Gecko make the figurative literal. ‘Living out of a suitcase’; ‘working in a box,’ or – especially in the case of their latest production – being ‘wedded to society’. The trick to watching Gecko is to slip unquestioningly into their world the way you slip unquestioningly into a spinning world of white dresses, soppy toasts and tiered cakes after the fourth or fifth glass of prosecco. The metaphors, images and repeated movements ebb and flow, overlapping and part-disintegrating. It’s a subconscious space, the half-asleep space where the answers to cryptic crosswords pop up at 3am and, correspondingly, the distance between language and image blurs as words and pictures keep changing places.
As suggested by its title, there is a lot in The Wedding about ritual and tradition: the pearly gown, the smashing of a glass underfoot. There’s also the repetition of the same events occurring, with repeated visitors entering the wedding dress shop and interchangeable office workers bent over interchangeable desks. The patterns of bodies on replay and repeat start to resemble part of a nature documentary with undulating lines of wildebeest trampling the earth to one beat or a Pixar images of hundreds of insects in close-up all carrying their body weight in seeds.
The interest here, however, is not in mass conformity but in the cracks that appear in this imperfectly fused whole. Like with Missing, Gecko’s earlier work, The Wedding hinges on the promise – or threat – of internal thoughts being out of sync with surface perfection. Its tension relies on the potential for a seemingly average individual – a Lily in Missing or a Sophie in The Wedding – to act out. To do a bit of a Winston Smith, if you will.
There’s a lot of talk about ‘community’ and the importance of it. In an almost perfect example of nostalgia (the word literally meaning a longing for home), there’s always someone ready to describe how in the past our sense of community was ‘so strong’, how we used to exist in supportive bubbles cruelly popped by modernity. But as anyone who grew up in a small-town will tell you, tight-knit communities are often not the idylls people from larger, urban areas imagine them to be. Communities, with societies above them and families below them, are full of double edges. For every bit of support and loyalty, there is judgement and pressure to conform.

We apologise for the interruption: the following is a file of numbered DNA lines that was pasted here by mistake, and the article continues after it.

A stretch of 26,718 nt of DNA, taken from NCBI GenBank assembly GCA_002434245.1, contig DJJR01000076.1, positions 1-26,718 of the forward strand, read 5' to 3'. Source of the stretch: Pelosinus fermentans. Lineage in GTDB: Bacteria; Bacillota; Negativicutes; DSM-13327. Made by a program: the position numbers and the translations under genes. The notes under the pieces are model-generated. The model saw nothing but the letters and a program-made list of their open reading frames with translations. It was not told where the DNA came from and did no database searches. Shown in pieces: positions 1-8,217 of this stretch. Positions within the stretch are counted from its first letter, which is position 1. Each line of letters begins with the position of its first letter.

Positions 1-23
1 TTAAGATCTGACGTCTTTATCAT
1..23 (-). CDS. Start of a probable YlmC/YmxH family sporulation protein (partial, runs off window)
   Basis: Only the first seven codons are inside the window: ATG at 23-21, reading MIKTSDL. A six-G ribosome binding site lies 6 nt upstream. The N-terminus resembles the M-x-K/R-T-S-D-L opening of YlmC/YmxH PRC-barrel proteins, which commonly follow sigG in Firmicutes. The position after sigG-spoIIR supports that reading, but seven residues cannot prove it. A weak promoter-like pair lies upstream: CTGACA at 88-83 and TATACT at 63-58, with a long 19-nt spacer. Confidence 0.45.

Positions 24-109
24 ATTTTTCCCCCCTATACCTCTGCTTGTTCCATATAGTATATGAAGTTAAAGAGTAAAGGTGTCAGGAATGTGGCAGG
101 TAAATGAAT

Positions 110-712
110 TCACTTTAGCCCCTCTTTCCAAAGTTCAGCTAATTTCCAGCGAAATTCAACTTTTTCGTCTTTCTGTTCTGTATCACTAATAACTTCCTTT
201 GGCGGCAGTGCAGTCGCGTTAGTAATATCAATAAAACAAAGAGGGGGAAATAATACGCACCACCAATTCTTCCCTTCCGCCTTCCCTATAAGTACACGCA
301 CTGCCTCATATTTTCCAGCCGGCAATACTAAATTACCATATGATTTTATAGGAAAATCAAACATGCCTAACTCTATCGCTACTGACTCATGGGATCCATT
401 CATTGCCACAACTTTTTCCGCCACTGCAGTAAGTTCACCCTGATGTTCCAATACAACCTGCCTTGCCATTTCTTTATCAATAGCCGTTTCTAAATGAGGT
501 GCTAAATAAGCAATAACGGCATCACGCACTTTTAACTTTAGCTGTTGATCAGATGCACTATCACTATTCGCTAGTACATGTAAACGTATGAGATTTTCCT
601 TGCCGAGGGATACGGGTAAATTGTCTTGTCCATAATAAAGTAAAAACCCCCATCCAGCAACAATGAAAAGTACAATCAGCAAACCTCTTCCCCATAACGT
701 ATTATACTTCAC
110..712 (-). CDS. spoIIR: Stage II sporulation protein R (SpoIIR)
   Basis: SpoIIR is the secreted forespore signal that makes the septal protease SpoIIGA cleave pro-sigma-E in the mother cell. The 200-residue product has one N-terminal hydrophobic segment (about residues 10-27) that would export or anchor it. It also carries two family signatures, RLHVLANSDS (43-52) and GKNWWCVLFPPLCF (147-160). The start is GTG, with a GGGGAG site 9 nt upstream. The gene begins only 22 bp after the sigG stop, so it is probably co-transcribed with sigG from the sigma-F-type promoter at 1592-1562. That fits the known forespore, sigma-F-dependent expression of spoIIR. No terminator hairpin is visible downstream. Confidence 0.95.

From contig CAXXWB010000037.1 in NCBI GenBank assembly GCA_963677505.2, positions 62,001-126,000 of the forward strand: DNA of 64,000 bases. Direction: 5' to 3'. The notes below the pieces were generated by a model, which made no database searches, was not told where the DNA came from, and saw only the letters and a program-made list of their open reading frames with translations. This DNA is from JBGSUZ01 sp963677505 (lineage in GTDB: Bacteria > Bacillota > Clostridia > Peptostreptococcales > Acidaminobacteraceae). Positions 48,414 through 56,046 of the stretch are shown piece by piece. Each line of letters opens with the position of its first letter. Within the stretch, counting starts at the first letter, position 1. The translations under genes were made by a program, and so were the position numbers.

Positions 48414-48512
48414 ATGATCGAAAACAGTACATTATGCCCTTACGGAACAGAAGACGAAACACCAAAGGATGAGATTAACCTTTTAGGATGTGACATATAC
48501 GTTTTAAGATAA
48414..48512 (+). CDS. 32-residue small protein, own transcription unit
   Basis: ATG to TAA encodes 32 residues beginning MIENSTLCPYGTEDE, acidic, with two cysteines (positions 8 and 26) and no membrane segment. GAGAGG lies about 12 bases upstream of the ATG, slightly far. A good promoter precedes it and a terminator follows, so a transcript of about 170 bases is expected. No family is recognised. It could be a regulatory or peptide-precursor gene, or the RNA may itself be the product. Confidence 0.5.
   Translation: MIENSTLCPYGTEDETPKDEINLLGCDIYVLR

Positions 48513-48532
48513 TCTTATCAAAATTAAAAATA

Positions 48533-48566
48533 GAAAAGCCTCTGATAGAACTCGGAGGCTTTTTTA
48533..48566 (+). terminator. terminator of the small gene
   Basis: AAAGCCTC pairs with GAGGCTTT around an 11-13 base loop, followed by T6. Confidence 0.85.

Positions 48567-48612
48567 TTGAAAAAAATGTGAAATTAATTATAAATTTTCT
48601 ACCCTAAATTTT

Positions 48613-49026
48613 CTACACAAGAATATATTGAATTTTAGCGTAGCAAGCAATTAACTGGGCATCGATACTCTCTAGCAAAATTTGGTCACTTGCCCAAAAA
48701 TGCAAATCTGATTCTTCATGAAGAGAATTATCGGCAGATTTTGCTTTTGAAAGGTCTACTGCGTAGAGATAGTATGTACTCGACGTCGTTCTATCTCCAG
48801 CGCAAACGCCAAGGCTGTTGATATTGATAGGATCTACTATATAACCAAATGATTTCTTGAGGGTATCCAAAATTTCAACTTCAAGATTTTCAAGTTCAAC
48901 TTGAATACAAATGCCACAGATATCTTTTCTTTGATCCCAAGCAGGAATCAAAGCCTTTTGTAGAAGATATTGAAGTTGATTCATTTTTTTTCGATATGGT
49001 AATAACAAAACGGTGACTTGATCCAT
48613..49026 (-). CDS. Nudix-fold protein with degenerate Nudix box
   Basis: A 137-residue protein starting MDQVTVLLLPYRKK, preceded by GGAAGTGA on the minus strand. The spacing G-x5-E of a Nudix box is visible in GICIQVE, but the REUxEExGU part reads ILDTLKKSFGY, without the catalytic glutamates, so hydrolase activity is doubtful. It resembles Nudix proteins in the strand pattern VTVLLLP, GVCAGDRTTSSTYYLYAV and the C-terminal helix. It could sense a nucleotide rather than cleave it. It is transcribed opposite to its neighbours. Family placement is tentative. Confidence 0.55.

The Wedding captures this stifling bind of tradition and community perfectly by choosing as its central metaphor the white wedding. Even the fact someone thought to name it ‘The Happiest Day of Your Life’ encourages suspicion, it seeming more like a command than a genuine reflection. Weddings fill people with dread as much as joy: terror at being unable to afford the correct dress/suit/chair coverings, horror at being judged too fat/thin/frilly/slutty as they parade down the aisle, and panic at trying – and inevitably failing – to manage the expectations of relatives and guests. And that’s before we get to the imbedded traditions such as the bride being ‘given away’ by her father.
Amit Lahav’s creation is a brilliant rush of all these feelings, revealing both the intoxicating beauty of the unstained princess dress and its vindictive underskirt. But the real cleverness of the piece is how it doesn’t let those in tulle and silk revel in their select melancholy for long. There is, the piece demonstrates, such privilege in opting in or opting out of tradition and society at will.
Not all the characters on stage are trying on gowns, not all of them are ‘wedded to society’. The three people ‘living out of a suitcase’ in particular are not part of proceedings, even when they want to be. The group of people surrounding them – the crowd so interested in the lives of those about to cut the cake – are disinterested when asked to, say, place one euro in the man’s cup. Community, it seems, falls apart when it’s most needed and could most make a difference. The Wedding, then, is about wanting to run from your own party – but it’s also about the people who didn’t get an invite in the first place.
The Wedding was on at the Bristol Old Vic until 20 February. It is now touring until 9 March 2018. Click here for more details.